At the Corner of Main and Broadway: Pioneer Photographers, Part 1

First published on August 22, 2013  Voices of Harvey County: At the Corner of Main and Broadway: Pioneer Photographers, Part 1 (

by Kristine Schmucker, HCHM Curator

“At the Corner of Main and Broadway” is Part 1 of a two part series featuring two early Harvey County photographers.

Pioneer Photographer of Newton

A small notice on the front page of the Evening Kansan-Republican on 6 September 1947 reported the sad news that “another old timer passes.”  Frank D. Tripp, “pioneer photographer of Newton” died at the age of 91 in Pueblo, Colorado.
Tripp has been credited with taking the earliest photo we have of Newton dated the “Summer of 71,” but was he? Tripp certainly was a well-known photographer in Harvey County throughout the 1880s and 1890s.
The 1880 Census lists Frank Tripp, age 21, living in Newton, Ks, working as a photographer.  He was born in New York in 1859.
F.D. Tripp, ca. 1880
He, and another photographer, John Silverthorn, also 21, were business partners in 1880.  The Newton Art Gallery was located in the “Diamond Block, Newton, Kansas.” 
Newton Kansan, 27 Jan. 1881, p.3
Silverthorn was only in Harvey County for a year, before moving on, leaving F.D. Tripp as the sole photographer at the Newton Art Gallery.

Perhaps one of the earliest photos by Tripp.

Unidentified Man
Photo by Tripp

In 1882, Tripp married Laura F. Purcell on December 26 in Harvey County. They established a home in Newton and had three children; Homer, George and Genevieve.
Tripp worked as a photographer in Newton from 1880 through 1900.
Photos by F.D. Tripp
Photo by Tripp
Photo by Tripp
By 1885, Tripp’s business was located at the corner of Main and Broadway in Newton.
Young John C. Nicholson by Tripp.
John C. Nicholson, 1886
HCHM Photo Archives
Newton High School Class of 1896
Newton High School Class of 1896
Photo by Tripp
He often displayed his work in the show windows of Main St. businesses during the Cin Quinto festivities. In 1897 he served as President of the Photographers Association of Kansas.
Sometime between  1900 and 1902, Tripp and his family move to Pueblo, Co, where he continued to work as a photographer at “Tripp and York Photographers”.  Laura, his wife, died  August 5, 1929 and was buried in a family plot at the Roselawn Cemetery, Pueblo, Co..  Eighteen years later, Frank D. Tripp was also buried there.

Who Took the 1871 Photograph of Newton?

While researching F.D. Tripp’s life, a mystery emerged. Who was the actual photographer of the 1871 photograph?  Because of Tripp’s logo on the photo card, he usually get the credit for taking the photo.  Research revealed that in 1871, Tripp would have been twelve years old based on information in his obituary, censuses and other records.  An 1870 Census lists a 12-year-old Frank Tripp in the household of George and Caroline Tripp in New York.  It seems unlikely that a teenage Tripp took the photo in Kansas a year later.

Were there other photographers that could have taken the photo? Part two of Pioneer Photographers will be posted next week.


  • Newton Kansan, 1872-1881.
    • Newton Kansan, 8 January 1880, p. 1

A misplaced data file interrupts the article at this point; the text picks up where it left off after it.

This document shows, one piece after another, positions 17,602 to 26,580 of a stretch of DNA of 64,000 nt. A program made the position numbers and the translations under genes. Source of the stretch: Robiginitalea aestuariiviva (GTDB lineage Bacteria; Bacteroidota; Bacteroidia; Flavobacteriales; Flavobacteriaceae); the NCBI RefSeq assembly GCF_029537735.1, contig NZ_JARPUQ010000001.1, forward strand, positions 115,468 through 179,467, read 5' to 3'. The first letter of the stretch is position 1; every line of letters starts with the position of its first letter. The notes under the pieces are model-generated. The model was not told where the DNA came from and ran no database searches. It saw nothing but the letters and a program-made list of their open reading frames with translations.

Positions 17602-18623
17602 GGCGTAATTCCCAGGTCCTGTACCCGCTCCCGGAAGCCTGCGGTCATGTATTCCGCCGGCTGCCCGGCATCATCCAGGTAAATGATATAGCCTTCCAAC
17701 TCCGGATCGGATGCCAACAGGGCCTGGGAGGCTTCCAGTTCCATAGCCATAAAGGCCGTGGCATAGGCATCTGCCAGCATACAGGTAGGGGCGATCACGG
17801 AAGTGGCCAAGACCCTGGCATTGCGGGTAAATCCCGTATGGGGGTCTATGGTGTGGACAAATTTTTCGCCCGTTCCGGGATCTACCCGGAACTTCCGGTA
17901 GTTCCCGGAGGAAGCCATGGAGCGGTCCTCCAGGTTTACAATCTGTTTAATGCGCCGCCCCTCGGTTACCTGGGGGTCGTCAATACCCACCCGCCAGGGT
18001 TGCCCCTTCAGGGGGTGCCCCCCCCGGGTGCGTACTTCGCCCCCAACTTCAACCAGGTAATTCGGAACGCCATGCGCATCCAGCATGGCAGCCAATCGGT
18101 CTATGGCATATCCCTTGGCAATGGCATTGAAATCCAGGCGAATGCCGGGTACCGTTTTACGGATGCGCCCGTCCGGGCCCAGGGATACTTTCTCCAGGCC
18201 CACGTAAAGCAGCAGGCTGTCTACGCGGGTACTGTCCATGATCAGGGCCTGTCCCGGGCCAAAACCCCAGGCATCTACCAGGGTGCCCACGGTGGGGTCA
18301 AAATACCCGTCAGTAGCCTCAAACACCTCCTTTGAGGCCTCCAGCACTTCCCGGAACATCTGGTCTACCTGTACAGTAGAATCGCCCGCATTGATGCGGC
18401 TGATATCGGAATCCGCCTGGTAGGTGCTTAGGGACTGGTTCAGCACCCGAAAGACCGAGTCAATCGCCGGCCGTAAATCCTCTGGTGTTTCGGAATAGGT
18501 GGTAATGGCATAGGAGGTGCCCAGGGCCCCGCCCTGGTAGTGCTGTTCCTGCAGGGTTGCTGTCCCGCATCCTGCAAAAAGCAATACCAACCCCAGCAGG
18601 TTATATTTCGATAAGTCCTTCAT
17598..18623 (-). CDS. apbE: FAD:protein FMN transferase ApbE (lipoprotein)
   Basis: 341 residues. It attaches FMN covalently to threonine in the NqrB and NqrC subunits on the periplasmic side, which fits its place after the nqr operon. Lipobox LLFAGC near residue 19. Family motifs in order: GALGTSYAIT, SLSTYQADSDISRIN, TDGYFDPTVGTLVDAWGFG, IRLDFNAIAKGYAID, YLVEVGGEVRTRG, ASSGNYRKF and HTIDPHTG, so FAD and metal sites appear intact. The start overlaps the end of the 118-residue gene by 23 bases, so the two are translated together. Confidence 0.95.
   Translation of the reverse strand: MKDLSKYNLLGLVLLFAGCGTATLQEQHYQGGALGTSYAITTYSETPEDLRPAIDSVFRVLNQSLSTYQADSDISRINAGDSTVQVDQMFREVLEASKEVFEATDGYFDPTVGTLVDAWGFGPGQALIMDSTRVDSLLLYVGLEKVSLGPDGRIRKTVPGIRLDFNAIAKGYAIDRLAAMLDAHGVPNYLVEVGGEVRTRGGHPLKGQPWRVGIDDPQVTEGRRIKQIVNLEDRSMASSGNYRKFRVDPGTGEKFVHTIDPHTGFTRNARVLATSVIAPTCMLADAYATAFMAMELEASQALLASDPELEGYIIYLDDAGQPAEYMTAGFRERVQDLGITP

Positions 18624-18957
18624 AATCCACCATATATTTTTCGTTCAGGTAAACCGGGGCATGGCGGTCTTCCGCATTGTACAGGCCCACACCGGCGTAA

• Newton Kansan, 12 August 1880, p. 2.
    • Newton Kansan, 19 August 1880, p. 2.
    • Newton Kansan, 26 August 1880, p. 3.
    • Newton Kansan, 16 September 1880, p. 2..
  • Evening Kansan-Republican, September 6, 1947, p.1.
  • Newton City Directories, 1885, 1887, 1902, HCHM Archives.
  • United States Census, 1870, 1880, 1900.
  • Newton Voter Registration Index 1882-1902, HCHM Archives.
  • Harvey County Marriage License Index, 1882, HCHM Archives.
  • Anthony’s Photographic Bulletin, Vol. 27, Google Books, p. 382.

“The Best Pictures:” W.E. Langan, Photographer

by Kristine Schmucker, HCHM Curator

Their names are printed in small letters at the bottom of the photograph or on the back. They are the forgotten recorders of history – photographers.  Glancing through Harvey County photos, studio names begin to be familiar – Tripp, Langan, Murphy, and Cox.


Photo taken by W.E. Langan, ca. 1887.

Today, we snap a photo with our phone – sometimes we keep the image others like with snapchat it is gone after a few minutes – we take photos for granted.

However, when photography was new, having your photo taken by a photographer was an event. Casual photographs were rare and often a person only had one or two photos taken throughout their life.  Local photographers also took photos of buildings, providing us with a valuable record of buildings landmarks that are gone or so altered it is difficult to see the original.

Newton Depot, Main, looking northeast across railroad tracks, 1890. Photographer unknown.

Newton Depot, Main, looking northeast across railroad tracks, 1890. Photographer unknown.

Harvey County had several early photographers including Charles L. Gillingham followed by  Frank D. Tripp in Newton, Ks. While Tripp may be the more recognized name, he was not the only photographer of early Newton. From 1887 to 1897, Tripp’s main rival seems to have been a  man by the name of William E. Langan.

W.E. Langan

William E. Langan

William E. Langan was born in 1855 in Missouri to Irish parents. His wife, Emma, was born February 1865 in Illinois.  They were married in about 1885.  In 1887, at the age of 32 Langan moved to Newton, Ks with his family. The couple had four children: Vincent V. (1885) born in Missouri, Alphonsas M (1891) and Leo G (1894) born in Kansas and Agnes W (1898) born in Missouri.

Once in Newton, Langan quickly set up a studio in the Hamill Block at the corner of 5th and Main Street (116 W. 5th) in Newton.

Notice in the Newton Daily Republican, 7 august 1887, p. 4.

Notice in the Newton Daily Republican, 7 August 1887, p. 4.

W.E. Langan Group Photo, 1888. Id Back Ros:Marie Krehbiel Suderman, Ed Lupfer?, James D. Nicholson, Sue Clark?. Front Row: Lydia Harmston?, Anna Davis, Harry Bowman, Mazie Converse. HCHM 2010.205.72